I have had chronic pain for 35 years (from an auto accident) and I struggle with feeling overwhelmed at times. I have found I cannot handle the stress of pain and depression along with other health complications alone. Sometimes I need someone from my support network to help me get back on track. Whether it's taking more time to pace myself because I'm doing too much - or  I may need to get out of the house and get out of myself. My friends and family help me immensely when I'm willing to listen to them and let them help. I will never forget there was a time when I had no support system and that was a very dark time in my life but I did make it through. I encourage all of you who deal with pain (or chronic illnesses) and depression to get the help you deserve. No one should have to deal with these symptoms alone.  Feel free to leave your comments here if this is something that concerns you. 

Friday, November 18, 2011

Faux or Fresh, Foods and Ideas

I have been reviewing parts of Jessica Black's book, The Anti-inflammatory Diet and Recipe Book regarding the elements to avoid and include in an anti-inflammatory food regimen.  Along with this book and the multitude of research articles I've read, the main focus is to eat fresh organic fruits and vegetables,  along with whole grains, lean meats and rich omega 3 fatty fish. The success of this diet lies in avoiding all processed food and drink. Often dairy, wheat and corn products are also recommended to be eliminated from your diet for their inflammatory properties.

I believe it's always important for you to discuss changes in your diet and nutrition with your health care provider, especially if you have serious health issues. Often physicians don't have a lot of nutritional training, but they can refer you to a nutritionist or dietician. I encourage proactive education before talking with your healthcare provider. By doing your due diligence of reading and research, you can be more effective in discussing your symptoms and desired outcomes.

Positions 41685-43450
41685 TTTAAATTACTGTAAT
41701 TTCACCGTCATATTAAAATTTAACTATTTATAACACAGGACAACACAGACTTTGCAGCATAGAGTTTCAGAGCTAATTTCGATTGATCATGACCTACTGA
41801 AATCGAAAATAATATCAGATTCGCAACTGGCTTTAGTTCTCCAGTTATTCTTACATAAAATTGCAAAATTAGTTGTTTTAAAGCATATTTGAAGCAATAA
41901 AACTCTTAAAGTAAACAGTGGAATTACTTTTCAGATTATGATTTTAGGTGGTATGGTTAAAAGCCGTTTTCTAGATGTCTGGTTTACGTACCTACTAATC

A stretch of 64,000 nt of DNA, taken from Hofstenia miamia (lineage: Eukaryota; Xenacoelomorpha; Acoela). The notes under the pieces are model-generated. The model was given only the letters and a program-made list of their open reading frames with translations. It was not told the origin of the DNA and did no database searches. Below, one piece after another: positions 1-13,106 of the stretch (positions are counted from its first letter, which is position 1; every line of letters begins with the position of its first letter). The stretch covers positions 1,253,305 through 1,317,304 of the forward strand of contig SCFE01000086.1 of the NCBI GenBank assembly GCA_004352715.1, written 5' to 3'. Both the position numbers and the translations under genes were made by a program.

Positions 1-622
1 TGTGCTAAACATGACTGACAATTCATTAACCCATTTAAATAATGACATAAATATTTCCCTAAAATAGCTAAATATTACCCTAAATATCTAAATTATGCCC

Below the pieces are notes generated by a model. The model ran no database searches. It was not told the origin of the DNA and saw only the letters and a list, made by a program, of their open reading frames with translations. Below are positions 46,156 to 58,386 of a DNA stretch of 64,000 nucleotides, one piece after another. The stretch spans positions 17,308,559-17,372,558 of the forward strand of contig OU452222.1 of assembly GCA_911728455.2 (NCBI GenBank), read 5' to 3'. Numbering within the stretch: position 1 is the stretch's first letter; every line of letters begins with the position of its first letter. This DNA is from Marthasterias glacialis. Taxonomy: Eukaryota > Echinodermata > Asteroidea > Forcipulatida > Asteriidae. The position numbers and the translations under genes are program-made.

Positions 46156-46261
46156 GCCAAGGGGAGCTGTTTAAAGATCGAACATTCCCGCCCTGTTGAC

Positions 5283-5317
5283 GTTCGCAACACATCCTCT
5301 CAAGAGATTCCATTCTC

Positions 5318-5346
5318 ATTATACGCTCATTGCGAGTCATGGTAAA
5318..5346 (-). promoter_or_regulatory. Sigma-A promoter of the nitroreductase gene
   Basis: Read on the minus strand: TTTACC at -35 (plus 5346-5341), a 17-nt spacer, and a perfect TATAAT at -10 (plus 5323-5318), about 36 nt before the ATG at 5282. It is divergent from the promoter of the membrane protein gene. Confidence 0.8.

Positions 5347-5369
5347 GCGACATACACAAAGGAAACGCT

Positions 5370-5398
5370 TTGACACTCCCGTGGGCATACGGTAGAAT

Setting goals and then checking back in a few weeks to see how those goals are working out is a helpful tool to use with your healthcare provider. Modifications can be made and re-evaluated over and over until real success is achieved.

I encourage you to look into getting the support you need to aid in promoting your  health and well being. It's hard to change life long behaviors, but if you are experiencing an increase in health related problems - it's worth looking into the options of learning new behaviors that can benefit you.

Thanks for checking in today - and I wish you all the best 'fresh foods' have to offer. May they nourish every cell of your being with needed nutrients.

Saturday, November 5, 2011

Have you ever heard of teff?

I never had until I was looking at an online store for whole grains. According to it's nutritional values it serves as a good anti-inflammatory food.

It originated in Ethiopia as a foraged wild grass and was eventually cultivated by the highland Ethiopians. In the U.S., Teff crops are being grown in Idaho.

Ounce for ounce, Teff, the smallest grain in the world, supplies more fiber rich bran and nutritious germ than any other grain! It also packs a high mineral content that boasts 17 times the calcium of whole wheat or barley. It takes 150 grains of teff to weigh as much as one grain of wheat which accounts for its high nutritional value. In any grain the nutrients are concentrated in the germ and bran. With teff the germ and bran make up the bulk of the grain and because it is too small to hull, its nutrients are abundant and stay intact.

There are three varieties of Teff - white, brown and red. Each has an almost nutty flavor. The white teff is chestnut-like in taste; the darker colors are more earthy and taste like hazelnuts. Brown teff makes a rich breakfast porridge enjoyed by many.

For those of you who enjoy trying new foods, you might consider this whole grain. If you have experience with teff, please leave a comment and share your thoughts.

Thanks for checking in today. Hope you learned something new that you can share with others. May today bring wonderful blessings to you and your loved ones.